A Particle Full of Charm

Almost two-hundred metres beneath the France-Switzerland border, physicists at CERN’s Large Hadron Collider have observed a new particle. A charming particle. They’ve been on the look-out for him for some time, and now they’ve got him— Xicc++.

The name doesn’t exactly roll off the tongue, but this guy is more than meets the eye. He’s heavy. He’s charming. He’s a subatomic particle, and he’s a real catch. CERN’s particle smasher— based near Geneva, Switzerland— spotted the fellow during the Large Hadron Collider beauty experiment, or the LHCb experiment for short.

Xicc++ is the elusive brother of the proton, neutron, and of a number of other composite subatomic particles. These particles are all a part of the same family, because they’re all made up of three quarks. What are quarks, you ask? Well, let’s dive in.

Read the full article on Herpothesis 



LSD, the Brain, and Aldous Huxley

It’s Christmas Eve, 1955, and renowned writer and intellectual Aldous Huxley is on LSD. He reports his findings in his book The Doors of Perception:

“Each person is at each moment capable of remembering all that has ever happened to him and of perceiving everything that is happening everywhere in the universe.”

Since LSD was synthesized in 1938, the world hasn’t exactly been deprived of first person accounts of its effects (see: Fear and Loathing in Las Vegas, Lucy in the Sky with Diamonds by the Beatles, or this subreddit).

However up until April 11, 2016 the world was deprived of something pretty major: modern scans of the brain high on LSD.

Read the full article on Herpthesis


Solar Storms and Jupiter’s Dancing Lights

In case you thought Jupiter couldn’t get any cooler, a paper in the Journal of Geophysical Research has laid out evidence that solar storms are causing Jupiter’s auroras (think the Northern Lights, the Southern Lights, or that scene from Brother Bear) to brighten by almost eight times their usual brilliance.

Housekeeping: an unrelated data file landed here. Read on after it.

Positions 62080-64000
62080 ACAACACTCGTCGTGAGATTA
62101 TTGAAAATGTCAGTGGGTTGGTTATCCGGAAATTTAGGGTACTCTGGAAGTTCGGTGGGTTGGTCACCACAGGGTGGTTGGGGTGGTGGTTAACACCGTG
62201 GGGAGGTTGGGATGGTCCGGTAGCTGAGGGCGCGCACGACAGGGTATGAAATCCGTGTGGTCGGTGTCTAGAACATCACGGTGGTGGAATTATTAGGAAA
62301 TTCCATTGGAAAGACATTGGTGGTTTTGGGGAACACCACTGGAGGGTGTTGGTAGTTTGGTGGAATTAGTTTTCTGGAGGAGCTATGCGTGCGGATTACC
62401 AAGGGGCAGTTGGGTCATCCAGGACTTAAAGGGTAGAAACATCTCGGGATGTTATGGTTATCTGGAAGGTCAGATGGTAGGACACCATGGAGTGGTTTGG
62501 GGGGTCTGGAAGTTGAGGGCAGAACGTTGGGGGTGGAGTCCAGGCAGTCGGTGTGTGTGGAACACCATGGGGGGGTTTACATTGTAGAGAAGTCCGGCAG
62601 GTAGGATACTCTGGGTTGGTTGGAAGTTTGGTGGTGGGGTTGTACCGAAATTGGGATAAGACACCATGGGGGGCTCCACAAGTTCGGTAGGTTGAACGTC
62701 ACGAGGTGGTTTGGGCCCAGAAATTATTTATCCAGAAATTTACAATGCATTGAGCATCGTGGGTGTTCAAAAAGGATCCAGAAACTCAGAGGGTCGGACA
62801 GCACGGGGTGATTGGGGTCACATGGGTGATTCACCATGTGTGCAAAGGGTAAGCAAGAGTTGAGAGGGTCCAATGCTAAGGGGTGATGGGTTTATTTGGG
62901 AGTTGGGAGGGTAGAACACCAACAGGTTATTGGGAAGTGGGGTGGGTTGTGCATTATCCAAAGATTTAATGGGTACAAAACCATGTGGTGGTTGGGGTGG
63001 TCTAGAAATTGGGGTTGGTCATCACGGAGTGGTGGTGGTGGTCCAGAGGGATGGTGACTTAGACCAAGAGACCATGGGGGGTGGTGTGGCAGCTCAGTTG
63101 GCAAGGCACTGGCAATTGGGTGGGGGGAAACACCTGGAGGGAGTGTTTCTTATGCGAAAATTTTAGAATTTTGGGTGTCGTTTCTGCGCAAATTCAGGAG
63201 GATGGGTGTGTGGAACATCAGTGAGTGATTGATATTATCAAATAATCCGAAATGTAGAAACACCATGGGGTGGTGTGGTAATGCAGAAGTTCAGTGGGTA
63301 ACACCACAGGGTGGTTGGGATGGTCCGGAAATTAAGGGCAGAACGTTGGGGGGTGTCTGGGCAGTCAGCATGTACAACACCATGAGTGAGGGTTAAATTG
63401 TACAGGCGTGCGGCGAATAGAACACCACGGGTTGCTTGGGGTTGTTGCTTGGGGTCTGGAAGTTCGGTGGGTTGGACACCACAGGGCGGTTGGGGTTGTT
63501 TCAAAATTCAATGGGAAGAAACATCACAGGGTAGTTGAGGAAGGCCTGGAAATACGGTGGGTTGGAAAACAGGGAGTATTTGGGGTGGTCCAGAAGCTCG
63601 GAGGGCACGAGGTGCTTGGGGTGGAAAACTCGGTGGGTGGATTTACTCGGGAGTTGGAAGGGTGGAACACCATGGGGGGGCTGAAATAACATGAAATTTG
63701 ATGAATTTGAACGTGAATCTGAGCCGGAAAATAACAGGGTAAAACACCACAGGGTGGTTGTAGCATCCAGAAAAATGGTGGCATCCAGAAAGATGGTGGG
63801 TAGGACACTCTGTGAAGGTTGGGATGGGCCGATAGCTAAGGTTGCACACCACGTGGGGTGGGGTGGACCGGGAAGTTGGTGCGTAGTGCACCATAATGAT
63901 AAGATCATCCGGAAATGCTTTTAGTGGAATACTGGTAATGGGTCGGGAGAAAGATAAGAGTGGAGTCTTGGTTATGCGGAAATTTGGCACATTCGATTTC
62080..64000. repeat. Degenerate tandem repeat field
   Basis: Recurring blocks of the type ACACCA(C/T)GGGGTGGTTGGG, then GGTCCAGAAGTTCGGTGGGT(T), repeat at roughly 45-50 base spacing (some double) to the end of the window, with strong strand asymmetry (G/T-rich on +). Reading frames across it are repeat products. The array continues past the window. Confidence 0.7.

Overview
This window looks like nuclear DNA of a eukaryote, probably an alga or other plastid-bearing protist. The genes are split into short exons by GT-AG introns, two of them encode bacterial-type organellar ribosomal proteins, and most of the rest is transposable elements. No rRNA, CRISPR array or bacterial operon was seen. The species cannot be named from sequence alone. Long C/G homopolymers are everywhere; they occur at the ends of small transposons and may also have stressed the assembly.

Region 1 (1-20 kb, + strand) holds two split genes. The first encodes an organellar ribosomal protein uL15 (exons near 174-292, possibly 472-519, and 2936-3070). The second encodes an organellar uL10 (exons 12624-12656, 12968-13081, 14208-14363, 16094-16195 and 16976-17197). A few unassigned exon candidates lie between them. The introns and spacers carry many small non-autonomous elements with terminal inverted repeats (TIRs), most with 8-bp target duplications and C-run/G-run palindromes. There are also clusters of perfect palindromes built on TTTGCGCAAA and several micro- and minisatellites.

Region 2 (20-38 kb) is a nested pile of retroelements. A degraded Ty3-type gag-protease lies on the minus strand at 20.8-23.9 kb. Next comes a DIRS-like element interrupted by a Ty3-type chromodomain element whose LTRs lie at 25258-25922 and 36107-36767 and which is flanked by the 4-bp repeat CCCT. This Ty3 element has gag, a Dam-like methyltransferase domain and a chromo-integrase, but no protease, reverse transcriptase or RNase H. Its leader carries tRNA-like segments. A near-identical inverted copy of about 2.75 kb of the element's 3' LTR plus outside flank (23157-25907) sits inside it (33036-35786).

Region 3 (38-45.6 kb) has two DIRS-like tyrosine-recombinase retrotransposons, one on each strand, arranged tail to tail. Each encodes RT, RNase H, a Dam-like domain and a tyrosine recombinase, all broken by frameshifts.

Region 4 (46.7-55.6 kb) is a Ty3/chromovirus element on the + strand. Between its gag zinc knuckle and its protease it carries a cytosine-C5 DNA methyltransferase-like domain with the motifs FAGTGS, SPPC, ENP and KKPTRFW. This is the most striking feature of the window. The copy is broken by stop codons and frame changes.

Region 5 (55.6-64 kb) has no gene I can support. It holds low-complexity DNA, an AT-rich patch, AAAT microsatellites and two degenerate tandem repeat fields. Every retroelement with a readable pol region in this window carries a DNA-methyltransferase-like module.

The interaction was spotted by NASA’s Chandra X-ray Observatory, a telescope orbiting above the Earth to look for X-ray emissions in that big, old universe of ours.

Read the full article on Herpothesis


Science Camp: The Alvarez Hypothesis

Week Two: A Distrust of Received Wisdom

As a kid I had, as New Scientist would call it, a “distrust of received wisdom.” In early school I sat at the back of classrooms quietly sceptical, watching teacher after teacher strut in front of the blackboard. Sure my teachers were much older than me. They ate their dinner with proper cutlery and stood at the head of the classroom with the chalk. But I praised myself for my common sense. So at the age of seven, sitting in the school library with a book about dinosaurs, I had a real bone to pick with my Year 2 teacher.

The Alvarez Hypothesis suggests that an asteroid hit the Earth about 66 million years ago, marking the end of the Cretaceous period and bringing about the demise of every single curiously colourful dinosaur in the book I was holding.

It all sounded rather dramatic to me. If I hadn’t been so shy, if I’d been even a year and a half older, I would’ve asked: Shouldn’t there be more to it?

Yes seven-year-old me. Yes there was.


Continue reading “Science Camp: The Alvarez Hypothesis”

Science Camp: Gravitational Waves

Week One: Follow the Happy Scientists

It’s September 14, 2015 in Hannover, Germany — 11AM to be exact — and a man named Marco Drago has just noticed something. Marco is a member of the Laser Interferometer Gravitational-Wave Observatory, and he’s just observed a gravitational wave (hurrah!).

But why are the scientific community FREAKING OUT about these things six months after the initial observation? Well, like all good scientists, they had to check — and recheck, and RECHECK, and RECHECK, until LIGO confirmed the discovery. They were sure.

Director of the National Science Foundation said, “Einstein would be beaming, wouldn’t he?” (Science Mag)

I find that my motto in life has become: follow the happy scientists, they’re sure to lead you somewhere good. This is the most buzzed I’ve seen the scientific community since the Higgs Boson. It’s magic.

So here I am — let’s learn about gravitational waves (INSERT CATCHY THEME SONG)!!!

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“Science & arts create values, everything else is politics & destruction”

I’m not sure if any of this will make sense; I’m just trying to figure out if I believe the only positive constructions to come of our consciousness is art and science. I’m thinking I do. The people we remember and appraise are scientists, artists, and people that are willing to fight against destruction and politics. So art, science, and rebels. Those are the products of our consciousness that I am proud of.